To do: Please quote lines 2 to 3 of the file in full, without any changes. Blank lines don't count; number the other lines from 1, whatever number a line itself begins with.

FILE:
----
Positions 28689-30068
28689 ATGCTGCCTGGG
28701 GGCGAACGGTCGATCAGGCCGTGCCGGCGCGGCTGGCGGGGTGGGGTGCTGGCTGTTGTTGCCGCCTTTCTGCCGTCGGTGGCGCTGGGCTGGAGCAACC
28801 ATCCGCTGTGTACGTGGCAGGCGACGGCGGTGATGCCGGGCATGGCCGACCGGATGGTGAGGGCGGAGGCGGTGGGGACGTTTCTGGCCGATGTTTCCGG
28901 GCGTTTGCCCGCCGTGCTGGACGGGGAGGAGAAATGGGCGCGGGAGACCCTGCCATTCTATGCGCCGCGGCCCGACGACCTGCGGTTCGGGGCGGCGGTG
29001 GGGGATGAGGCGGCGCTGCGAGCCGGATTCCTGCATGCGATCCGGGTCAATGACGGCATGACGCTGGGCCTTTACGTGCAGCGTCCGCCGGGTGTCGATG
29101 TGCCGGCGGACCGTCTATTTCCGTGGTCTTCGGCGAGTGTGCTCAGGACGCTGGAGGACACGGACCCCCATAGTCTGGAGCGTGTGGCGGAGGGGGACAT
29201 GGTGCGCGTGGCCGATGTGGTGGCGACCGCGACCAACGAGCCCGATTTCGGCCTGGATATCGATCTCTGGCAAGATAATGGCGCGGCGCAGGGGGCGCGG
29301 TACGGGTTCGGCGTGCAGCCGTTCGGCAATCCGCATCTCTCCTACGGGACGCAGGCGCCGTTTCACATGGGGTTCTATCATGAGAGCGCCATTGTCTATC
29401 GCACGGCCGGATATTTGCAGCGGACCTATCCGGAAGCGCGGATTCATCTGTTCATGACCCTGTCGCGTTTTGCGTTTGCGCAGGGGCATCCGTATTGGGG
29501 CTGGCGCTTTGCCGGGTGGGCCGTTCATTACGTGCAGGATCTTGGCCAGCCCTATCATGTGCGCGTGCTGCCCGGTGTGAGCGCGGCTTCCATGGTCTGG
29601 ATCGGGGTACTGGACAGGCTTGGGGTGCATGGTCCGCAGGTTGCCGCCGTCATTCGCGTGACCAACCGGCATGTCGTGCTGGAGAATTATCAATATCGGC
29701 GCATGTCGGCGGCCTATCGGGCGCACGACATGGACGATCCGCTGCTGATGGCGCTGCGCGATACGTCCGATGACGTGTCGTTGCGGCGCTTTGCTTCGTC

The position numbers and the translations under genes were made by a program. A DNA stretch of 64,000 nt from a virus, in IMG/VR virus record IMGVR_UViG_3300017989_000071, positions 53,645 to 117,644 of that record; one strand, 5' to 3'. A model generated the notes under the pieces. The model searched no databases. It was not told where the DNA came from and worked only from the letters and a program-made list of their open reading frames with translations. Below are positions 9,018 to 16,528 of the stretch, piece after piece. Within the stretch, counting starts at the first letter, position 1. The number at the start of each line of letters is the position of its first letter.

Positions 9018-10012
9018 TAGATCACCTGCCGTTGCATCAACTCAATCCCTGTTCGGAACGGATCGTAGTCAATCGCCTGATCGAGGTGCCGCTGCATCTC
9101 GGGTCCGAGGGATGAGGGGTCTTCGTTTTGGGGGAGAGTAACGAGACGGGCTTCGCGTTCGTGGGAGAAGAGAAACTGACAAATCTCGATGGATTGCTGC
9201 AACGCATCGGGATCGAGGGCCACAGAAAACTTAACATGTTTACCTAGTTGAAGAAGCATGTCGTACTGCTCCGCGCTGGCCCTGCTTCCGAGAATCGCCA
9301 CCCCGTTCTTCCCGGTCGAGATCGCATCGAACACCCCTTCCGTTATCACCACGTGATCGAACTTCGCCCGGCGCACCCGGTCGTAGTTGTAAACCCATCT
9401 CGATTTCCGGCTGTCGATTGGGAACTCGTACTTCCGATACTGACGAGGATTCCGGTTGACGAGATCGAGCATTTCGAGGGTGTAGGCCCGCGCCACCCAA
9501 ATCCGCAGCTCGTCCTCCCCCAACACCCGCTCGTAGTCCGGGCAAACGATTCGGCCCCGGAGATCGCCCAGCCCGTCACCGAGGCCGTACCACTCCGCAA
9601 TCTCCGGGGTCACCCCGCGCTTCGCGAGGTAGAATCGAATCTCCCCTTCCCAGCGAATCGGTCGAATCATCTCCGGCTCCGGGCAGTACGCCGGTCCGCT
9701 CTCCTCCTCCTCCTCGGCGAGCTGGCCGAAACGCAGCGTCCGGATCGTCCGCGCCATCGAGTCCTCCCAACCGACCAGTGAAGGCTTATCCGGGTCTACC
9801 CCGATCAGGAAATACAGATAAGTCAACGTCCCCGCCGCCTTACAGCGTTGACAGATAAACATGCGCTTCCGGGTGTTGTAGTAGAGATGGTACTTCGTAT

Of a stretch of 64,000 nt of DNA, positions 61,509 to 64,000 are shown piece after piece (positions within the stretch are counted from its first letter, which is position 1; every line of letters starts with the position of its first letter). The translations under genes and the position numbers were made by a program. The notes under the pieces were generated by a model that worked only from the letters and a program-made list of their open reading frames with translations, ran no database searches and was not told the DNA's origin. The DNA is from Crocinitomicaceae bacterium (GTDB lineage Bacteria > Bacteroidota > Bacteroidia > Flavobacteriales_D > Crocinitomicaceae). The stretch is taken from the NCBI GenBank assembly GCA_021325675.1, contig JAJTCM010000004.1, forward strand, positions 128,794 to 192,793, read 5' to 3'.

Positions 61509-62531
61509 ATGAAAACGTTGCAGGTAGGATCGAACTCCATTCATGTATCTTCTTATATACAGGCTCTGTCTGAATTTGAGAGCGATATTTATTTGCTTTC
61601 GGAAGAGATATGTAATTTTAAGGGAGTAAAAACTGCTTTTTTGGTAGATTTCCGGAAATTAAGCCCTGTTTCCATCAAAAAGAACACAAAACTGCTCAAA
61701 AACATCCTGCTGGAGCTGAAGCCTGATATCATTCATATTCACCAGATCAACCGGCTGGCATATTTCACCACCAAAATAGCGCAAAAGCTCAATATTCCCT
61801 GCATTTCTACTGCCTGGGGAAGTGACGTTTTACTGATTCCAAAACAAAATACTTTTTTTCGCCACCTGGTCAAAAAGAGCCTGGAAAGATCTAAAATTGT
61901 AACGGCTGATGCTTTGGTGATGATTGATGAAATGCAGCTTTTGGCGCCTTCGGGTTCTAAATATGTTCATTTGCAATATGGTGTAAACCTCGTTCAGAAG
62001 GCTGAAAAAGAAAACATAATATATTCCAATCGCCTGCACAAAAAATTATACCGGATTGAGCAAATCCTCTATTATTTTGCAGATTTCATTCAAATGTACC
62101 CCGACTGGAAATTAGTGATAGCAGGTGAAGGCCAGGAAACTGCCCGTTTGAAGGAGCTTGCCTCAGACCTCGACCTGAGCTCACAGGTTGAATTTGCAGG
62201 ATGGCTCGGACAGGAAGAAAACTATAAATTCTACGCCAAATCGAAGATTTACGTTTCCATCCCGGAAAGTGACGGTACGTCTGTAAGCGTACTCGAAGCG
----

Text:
28689 ATGCTGCCTGGG
28701 GGCGAACGGTCGATCAGGCCGTGCCGGCGCGGCTGGCGGGGTGGGGTGCTGGCTGTTGTTGCCGCCTTTCTGCCGTCGGTGGCGCTGGGCTGGAGCAACC